Ready for Reconciliation: The Top Five Items No Fiscal Conservative Could Possibly Support

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Ready for Reconciliation: The Top Five Items No Fiscal Conservative Could Possibly Support

December 14, 2005 6 min read
Andrew Grossman
Former Visiting Fellow
Andrew served as a Visiting Fellow.

With Congress back in town, rumors are flying about the budget reconciliation conference. This year, unlike most others, reconciliation isn't just an inside-the-Beltway phenomenon; with all the recent attention being paid to long-term spending issues, millions of Americans are watching to see whether Congress has finally gotten serious about the federal budget. Right now, it's hard to tell. The House and the Senate passed very different bills, with many competing provisions.


One thing, however, is certain: The worse the bill that comes out of conference, the more smoke and mirrors its proponents will employ to confuse the public about its contents. Final language could move from conference to votes in just hours, leaving almost no one, not even Members of Congress, to understand what's on the table. Some of the issues in play are horribly complex, but others should be obvious to anyone who wants to get federal spending under control-even to lawmakers.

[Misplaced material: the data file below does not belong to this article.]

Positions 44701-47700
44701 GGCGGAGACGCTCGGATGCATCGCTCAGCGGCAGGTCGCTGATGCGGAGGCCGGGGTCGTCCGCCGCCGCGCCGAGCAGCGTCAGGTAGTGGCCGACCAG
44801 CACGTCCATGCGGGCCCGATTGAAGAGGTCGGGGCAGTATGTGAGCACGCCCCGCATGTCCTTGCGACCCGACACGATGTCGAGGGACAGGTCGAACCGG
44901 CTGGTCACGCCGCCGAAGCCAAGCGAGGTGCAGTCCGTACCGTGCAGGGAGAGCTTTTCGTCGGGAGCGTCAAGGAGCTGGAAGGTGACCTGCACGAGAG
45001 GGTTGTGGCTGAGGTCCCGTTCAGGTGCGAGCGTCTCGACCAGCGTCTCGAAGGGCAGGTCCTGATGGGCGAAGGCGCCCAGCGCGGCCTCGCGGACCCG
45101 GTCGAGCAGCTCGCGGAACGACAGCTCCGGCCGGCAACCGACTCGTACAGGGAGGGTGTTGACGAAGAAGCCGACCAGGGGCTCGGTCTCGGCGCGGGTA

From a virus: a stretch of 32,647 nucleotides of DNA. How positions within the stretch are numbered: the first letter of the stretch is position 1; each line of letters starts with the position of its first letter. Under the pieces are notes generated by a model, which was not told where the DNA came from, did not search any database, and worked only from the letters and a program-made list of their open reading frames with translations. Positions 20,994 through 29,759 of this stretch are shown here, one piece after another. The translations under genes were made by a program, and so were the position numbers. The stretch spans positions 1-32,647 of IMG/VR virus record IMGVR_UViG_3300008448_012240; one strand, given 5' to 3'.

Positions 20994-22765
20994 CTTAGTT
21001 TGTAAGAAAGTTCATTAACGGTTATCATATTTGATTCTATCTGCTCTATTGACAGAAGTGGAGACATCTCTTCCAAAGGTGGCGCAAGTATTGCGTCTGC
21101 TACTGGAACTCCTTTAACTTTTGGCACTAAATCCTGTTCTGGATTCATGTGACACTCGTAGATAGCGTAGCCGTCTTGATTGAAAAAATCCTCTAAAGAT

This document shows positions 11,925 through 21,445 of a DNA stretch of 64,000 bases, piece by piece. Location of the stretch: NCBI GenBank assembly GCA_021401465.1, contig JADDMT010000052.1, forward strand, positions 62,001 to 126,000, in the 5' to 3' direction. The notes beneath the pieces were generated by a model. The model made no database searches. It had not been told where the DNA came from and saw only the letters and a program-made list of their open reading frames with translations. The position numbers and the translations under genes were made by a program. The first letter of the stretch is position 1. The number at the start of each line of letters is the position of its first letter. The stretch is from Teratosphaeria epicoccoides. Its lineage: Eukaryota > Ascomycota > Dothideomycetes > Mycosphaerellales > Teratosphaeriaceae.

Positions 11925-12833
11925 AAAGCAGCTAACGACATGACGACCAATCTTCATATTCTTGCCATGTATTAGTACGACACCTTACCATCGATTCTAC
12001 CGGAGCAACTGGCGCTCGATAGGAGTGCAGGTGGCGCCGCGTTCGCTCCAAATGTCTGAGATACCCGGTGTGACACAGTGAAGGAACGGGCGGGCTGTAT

The Top Five Items No Fiscal Conservative Could Possibly Support


  1. Digital Television Converter-Box Subsidies: "Feeling, evidently, flush with (other people's) cash, the Senate has concocted a novel way to spend $3 billion: create a new entitlement," wrote columnist George Will last week. The new entitlement has nothing to do with health, retirement, poverty, disability, or anything like that; it's an entitlement to watch television. Sometime in 2009, television networks will stop broadcasting analog signals and switch entirely to digital. For most of the millions of Americans with analog sets, this switchover will mean "absolutely nothing"-85 percent of households have cable or satellite service and won't even notice. Still, the Senate would spend $3 billion to subsidize converter boxes for whoever wants them; the House would spend only $1 billion. A true fiscal conservative would let consumers spend the $50 per converter box themselves.